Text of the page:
How Measuring PR in Equivalent Ad Space Metrics is a Fool’s Errand

Recently, I received a question from a colleague with an interesting question about a campaign they were running. A local hospital needed some help with their clipping service. My friend’s question was how exactly to calculate the true PR value of a mention.

If this hospital (let’s call them St. Benedict’s Mercy Hospital) gets a mention in an article, but not the MAIN topic of the article, how much is that worth? Do they get credit for the column inch value or do they simply get a percentage value?

Well, it turns out the answer is a little more complicated than that.


Obviously, as St. Benedict’s Mercy received a mention in the article, it needs to be counted. The mention led to exposure and visibility, which is the whole point of getting your name in an article in the first place.

However, I believe the initial question has a bit of a problem. While public relations and advertising often get grouped together, they are in fact very different fields. And what I think my friend did here was to combine the two. She was trying to measure St. Benedict’s mention in terms of advertising, and that just doesn’t work with PR.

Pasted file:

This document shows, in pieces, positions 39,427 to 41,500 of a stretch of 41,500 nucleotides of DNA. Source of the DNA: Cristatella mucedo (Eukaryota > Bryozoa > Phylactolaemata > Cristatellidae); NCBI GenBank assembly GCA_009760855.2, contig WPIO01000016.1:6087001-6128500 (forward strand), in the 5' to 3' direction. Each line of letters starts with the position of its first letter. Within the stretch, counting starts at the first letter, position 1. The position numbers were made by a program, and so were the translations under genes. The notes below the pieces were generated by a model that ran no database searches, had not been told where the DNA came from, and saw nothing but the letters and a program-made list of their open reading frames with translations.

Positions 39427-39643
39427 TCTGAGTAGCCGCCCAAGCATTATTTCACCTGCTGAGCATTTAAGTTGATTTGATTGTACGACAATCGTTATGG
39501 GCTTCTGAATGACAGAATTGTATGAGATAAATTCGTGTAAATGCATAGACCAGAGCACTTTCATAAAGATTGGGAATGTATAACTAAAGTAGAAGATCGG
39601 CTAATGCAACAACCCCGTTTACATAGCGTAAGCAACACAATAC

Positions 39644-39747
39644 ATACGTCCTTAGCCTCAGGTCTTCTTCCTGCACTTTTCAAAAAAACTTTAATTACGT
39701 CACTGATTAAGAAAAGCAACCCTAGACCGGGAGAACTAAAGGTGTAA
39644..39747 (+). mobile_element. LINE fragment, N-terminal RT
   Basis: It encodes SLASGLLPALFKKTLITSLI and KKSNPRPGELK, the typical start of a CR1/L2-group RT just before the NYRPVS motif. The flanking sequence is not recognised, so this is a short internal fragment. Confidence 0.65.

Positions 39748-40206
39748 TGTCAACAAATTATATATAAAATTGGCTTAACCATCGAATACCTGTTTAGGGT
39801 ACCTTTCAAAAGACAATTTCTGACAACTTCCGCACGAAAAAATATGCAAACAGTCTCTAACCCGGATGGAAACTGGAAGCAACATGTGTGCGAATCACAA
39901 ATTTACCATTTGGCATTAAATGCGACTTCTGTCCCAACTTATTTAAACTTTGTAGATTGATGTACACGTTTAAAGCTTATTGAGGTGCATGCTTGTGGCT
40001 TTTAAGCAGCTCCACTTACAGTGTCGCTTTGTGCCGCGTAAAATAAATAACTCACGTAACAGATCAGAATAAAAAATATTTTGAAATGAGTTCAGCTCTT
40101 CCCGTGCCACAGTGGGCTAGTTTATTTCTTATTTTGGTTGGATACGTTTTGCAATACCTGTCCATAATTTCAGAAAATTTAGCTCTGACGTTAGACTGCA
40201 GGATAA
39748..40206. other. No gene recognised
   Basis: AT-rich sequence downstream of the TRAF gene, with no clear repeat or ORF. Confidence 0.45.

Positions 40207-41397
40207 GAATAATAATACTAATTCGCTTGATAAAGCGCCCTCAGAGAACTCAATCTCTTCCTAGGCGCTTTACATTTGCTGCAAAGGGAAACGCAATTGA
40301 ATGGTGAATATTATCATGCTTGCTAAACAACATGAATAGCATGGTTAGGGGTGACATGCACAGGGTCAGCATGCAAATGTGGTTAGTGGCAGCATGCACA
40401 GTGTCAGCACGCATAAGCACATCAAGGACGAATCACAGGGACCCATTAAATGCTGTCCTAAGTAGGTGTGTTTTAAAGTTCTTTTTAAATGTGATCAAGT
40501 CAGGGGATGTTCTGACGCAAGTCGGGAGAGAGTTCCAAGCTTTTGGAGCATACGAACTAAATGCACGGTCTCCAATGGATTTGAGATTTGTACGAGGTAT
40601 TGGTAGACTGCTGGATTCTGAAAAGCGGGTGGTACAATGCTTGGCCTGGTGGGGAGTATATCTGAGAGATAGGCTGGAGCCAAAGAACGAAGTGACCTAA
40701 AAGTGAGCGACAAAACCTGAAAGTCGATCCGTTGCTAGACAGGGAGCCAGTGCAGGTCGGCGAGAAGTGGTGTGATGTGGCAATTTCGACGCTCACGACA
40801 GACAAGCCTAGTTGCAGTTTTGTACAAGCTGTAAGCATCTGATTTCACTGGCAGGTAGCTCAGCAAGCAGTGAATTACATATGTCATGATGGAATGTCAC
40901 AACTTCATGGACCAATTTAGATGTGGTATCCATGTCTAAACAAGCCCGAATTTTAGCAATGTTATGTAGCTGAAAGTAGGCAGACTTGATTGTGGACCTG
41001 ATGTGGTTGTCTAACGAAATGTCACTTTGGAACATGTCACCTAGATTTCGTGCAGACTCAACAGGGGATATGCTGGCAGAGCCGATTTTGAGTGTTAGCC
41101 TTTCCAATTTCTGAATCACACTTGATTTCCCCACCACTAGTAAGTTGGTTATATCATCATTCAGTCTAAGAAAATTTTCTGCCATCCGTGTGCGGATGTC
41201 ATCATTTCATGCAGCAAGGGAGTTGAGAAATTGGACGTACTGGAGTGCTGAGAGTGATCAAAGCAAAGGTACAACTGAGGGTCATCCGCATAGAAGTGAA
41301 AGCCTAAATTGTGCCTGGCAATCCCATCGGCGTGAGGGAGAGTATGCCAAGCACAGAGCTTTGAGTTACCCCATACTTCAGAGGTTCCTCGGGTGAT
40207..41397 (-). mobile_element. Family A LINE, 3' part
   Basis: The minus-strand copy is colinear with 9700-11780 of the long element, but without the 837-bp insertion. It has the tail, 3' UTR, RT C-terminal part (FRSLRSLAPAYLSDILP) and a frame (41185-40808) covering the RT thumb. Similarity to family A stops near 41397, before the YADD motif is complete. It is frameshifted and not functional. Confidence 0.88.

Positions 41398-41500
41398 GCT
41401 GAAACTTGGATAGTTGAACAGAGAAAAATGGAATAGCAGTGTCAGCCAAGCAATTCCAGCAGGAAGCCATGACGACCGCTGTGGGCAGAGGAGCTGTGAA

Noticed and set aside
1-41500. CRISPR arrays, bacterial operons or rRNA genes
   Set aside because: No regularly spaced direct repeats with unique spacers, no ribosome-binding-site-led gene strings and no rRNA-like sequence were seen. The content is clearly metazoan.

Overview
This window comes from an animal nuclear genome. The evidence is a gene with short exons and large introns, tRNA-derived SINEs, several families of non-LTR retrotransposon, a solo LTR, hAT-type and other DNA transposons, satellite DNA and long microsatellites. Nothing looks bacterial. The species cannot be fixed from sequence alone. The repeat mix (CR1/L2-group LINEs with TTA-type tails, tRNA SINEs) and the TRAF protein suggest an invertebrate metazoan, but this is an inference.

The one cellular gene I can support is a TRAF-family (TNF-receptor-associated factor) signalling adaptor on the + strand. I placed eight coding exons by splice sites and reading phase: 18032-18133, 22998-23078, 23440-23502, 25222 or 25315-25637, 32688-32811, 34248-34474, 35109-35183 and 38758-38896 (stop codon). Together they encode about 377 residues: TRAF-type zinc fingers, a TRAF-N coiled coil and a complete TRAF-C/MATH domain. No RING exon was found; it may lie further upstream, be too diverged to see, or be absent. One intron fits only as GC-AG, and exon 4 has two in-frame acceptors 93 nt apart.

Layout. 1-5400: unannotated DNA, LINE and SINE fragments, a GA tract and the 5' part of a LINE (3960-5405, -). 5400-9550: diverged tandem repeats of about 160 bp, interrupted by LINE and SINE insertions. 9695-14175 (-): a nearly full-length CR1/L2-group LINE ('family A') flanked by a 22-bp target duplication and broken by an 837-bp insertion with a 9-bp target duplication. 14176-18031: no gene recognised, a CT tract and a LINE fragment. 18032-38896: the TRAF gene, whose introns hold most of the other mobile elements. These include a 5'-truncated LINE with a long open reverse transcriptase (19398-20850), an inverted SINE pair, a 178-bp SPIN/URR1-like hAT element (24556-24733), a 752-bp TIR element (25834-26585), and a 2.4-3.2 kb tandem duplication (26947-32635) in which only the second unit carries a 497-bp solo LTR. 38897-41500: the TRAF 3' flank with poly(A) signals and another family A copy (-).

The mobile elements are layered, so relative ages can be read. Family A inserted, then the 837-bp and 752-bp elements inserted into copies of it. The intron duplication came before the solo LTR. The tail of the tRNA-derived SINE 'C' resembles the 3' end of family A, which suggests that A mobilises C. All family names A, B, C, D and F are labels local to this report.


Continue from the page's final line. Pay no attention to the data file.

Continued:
Why? Because while advertising can really be quantified by how much money can be made off a particular number of inches in a newspaper, public relations is an entirely different animal. How do you measure an increased sense of goodwill in the community? How do you calculate new sales made from positive word of mouth from a revitalized customer service campaign? Simply, it’s not readily feasible.

How to Measure

The way I see it, there are three categorizations you should place your clients’ mentions. These are positive mentions, negative mentions, and neutral mentions. Your main goal should be to increase positive mentions while attempting to address every negative mention in some fashion. If you succeed in doing this, it can lead to greater things for your company that are tough to calculate in dollar amounts.

If you attempt to further categorize mentions, such as percentage of an article devoted to St. Benedict’s Mercy or impact on sales, then you run the risk of streamlining and dehumanizing your public relations. And considering the industry is based on that first word, “public,” that could easily bring about the downfall of your entire campaign.

Do you see any value in measuring your PR the same way as advertising?

This article is written by Mickie Kennedy, founder of eReleases (, the online leader in affordable press release distribution. Grab three free ebooks, including the Big Press Release Book and Twitter Tactics, here:

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